People

Francesca Albertazzi + Emma Kelly

i. We work as an: Interior Design & Project Management Firm – Rudy Winston Design.

ii. We do this creative work because:

Francesca:
What a weighty question… why do I do what i do? Because It’s what I do, I mean – it’s in me. I’ve always walked into a space and thought about why it’s the way it is and what I would change to make it better. I could draw out floor plans of most of my childhood friends’ homes because I spent more time looking at the spaces they lived in then playing with dolls!

Emma:
The Project Management side of a company may not be as obvious of a creative endeavour but I really value a certain level of self-sufficiency and figuring things out on my or our own. We created this company ourselves. How we work with clients, how we run our business is something we created together.

iii. A ‘typical’ day for us under Covid lockdown involves:

Francesca:
Much the same as pre-covid, as I have a home studio and so a typical day involves a morning walk through the garden to check on what has bloomed and what needs tending to later, as well as a serving as an all-sensory, relaxing entrance into the day (today the Casablanca lilies started opening up and the garden was filled with their heady scent…). I’ll work on projects, answer emails from my desk for a few hours and then make lunch and take another tour in the garden, feed the fish and scheme a new planting arrangement for one of the beds come spring…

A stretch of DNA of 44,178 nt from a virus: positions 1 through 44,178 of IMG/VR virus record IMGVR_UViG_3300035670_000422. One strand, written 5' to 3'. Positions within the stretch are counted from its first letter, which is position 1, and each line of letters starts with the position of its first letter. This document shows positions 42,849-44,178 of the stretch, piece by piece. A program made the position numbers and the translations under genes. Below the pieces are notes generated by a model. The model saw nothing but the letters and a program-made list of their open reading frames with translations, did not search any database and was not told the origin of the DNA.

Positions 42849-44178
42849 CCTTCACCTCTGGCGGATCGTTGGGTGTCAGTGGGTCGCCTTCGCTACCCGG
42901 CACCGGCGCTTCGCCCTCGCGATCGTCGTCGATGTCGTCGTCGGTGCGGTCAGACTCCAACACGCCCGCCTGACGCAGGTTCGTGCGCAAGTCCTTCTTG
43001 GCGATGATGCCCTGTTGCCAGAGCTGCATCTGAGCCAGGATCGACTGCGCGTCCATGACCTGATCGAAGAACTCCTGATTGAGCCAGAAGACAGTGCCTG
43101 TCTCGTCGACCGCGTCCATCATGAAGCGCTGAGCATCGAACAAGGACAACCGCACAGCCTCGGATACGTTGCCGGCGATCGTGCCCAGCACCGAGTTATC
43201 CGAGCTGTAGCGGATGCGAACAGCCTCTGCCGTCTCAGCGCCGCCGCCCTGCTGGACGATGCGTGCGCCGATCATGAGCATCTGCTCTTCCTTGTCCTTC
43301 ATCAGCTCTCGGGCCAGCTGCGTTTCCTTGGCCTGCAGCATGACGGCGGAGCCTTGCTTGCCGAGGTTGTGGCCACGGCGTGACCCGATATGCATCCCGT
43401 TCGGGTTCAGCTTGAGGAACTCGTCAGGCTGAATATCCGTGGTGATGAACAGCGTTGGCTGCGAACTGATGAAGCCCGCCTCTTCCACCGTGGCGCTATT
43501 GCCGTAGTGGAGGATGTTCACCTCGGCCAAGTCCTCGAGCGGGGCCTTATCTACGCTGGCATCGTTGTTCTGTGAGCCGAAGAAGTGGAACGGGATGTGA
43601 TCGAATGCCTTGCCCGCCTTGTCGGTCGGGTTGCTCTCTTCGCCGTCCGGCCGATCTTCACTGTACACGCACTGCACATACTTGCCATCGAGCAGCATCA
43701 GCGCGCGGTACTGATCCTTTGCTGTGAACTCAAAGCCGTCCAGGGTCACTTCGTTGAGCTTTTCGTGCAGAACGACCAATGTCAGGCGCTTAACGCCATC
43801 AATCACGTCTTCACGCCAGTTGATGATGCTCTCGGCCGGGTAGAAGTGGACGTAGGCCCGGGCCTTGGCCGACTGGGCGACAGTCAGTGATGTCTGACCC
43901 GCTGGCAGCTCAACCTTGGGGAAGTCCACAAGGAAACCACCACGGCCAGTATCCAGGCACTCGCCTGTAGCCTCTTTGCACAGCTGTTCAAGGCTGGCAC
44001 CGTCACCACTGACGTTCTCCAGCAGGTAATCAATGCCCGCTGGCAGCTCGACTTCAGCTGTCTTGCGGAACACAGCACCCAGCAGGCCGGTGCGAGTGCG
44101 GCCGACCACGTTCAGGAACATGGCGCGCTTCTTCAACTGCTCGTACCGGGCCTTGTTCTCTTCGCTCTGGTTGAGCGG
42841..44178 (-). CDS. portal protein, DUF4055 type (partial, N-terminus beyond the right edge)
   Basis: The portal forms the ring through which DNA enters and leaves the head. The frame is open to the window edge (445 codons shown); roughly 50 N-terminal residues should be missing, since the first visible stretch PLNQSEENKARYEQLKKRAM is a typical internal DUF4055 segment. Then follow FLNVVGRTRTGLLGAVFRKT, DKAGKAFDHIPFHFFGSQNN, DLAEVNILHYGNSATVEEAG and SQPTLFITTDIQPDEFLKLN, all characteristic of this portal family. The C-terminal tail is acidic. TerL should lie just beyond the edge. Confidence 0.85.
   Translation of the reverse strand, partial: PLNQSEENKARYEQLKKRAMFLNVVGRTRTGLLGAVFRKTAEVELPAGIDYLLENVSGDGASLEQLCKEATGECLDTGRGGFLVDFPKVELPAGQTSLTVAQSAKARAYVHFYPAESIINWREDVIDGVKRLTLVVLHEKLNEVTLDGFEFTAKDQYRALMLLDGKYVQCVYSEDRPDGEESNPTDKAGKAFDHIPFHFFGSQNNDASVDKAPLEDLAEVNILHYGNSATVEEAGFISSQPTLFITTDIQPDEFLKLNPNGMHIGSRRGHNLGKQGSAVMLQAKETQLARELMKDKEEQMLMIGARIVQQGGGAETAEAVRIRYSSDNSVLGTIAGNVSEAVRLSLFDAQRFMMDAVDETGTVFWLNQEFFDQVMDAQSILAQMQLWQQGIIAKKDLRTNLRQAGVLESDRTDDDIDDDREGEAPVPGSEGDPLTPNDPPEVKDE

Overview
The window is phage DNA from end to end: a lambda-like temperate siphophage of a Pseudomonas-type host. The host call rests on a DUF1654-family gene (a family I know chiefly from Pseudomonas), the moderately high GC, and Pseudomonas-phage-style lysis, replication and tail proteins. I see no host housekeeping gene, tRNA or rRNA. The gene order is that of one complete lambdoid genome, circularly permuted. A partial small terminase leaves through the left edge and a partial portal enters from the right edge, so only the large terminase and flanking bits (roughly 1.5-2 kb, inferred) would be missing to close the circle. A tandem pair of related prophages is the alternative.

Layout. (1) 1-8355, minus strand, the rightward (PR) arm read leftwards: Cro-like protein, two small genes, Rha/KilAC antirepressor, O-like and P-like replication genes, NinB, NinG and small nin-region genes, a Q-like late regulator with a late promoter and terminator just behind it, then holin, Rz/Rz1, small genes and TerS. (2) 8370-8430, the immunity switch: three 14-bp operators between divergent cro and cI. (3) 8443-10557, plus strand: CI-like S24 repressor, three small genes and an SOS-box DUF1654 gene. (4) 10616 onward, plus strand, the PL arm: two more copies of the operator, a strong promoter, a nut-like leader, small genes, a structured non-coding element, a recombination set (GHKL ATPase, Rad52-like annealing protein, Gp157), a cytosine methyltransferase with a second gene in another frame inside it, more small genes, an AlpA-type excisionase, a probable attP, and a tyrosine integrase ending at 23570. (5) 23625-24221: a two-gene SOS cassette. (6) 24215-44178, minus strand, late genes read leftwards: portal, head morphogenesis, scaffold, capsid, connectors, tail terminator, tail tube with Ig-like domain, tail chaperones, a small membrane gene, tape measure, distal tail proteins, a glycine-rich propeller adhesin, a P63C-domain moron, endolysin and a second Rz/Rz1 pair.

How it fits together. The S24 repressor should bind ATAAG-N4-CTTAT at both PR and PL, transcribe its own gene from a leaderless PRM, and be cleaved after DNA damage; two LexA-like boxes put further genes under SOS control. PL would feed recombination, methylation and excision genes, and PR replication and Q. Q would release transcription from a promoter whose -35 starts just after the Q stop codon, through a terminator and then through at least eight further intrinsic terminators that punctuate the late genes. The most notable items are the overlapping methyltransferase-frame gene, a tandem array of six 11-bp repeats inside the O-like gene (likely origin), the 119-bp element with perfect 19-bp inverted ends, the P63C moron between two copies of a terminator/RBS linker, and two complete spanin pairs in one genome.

Emma:
A calmer version of a typical day pre-covid. Our business has always been run from our home offices but previously we were frequently out meeting with clients or suppliers, or on project sites. Most of those meetings are virtual now so more time at home. My pugs are loving it!

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iv. Personal qualities that help me in my work are:

Francesca:
Hmmm… you’re asking me to talk about myself, which I don’t do easily! I persevere until I’m satisfied, I’ll never say ‘good enough’ for anything, I want the design of a space to be the best it can be – it’s not perfection I’m striving for but harmony. Also, I’m honest. Emma always tells clients that I’ll never let them go ahead with something if I don’t think it’s the right choice (just like I would never tell a girlfriend she looks good in something if I don’t think she does and hope the for the same in return!).

Emma:
I think I have a good balance of understanding how clients feel during a renovation project – it can be very stressful! Having empathy for them while also understanding how our process can help mitigate that stress and how some clients can get in their own way. It’s a balance of having them involved but not too involved for the best outcome of the project.

I also have respect for the talented people we work with and recognize every project is a team effort. We really can’t do our jobs without them. From every trade person, our contractors, suppliers – we need them all to get the project done.

v. The greatest challenges around doing this work are:

Francesca:
As one who adores vintage, I find it difficult to shop for vintage items here as there isn’t that much to choose from at medium to low pricing. I long for the open-air flea markets of the UK, Italy and France and dream of having the ‘tough decision’ of choosing between this 17th century earthenware jug or that 17th century earthenware jug…

Emma:
Setting client expectations around what a renovation entails. If someone hasn’t renovated before or even if they have but it’s minimal experience it can be a challenge to really help them understand how complicated renovations can be – we’ve been involved in well over 100 projects and there’s something new on every single one.

vi. Creative childhood hobbies:

Francesca:
Drawing and colouring, climbing trees (and then sitting on a limb and drawing the leaves in front of me) and, when I was quite small, I remember making houses out of sticks and bark and ‘decorating’ them with dandelions for the snails…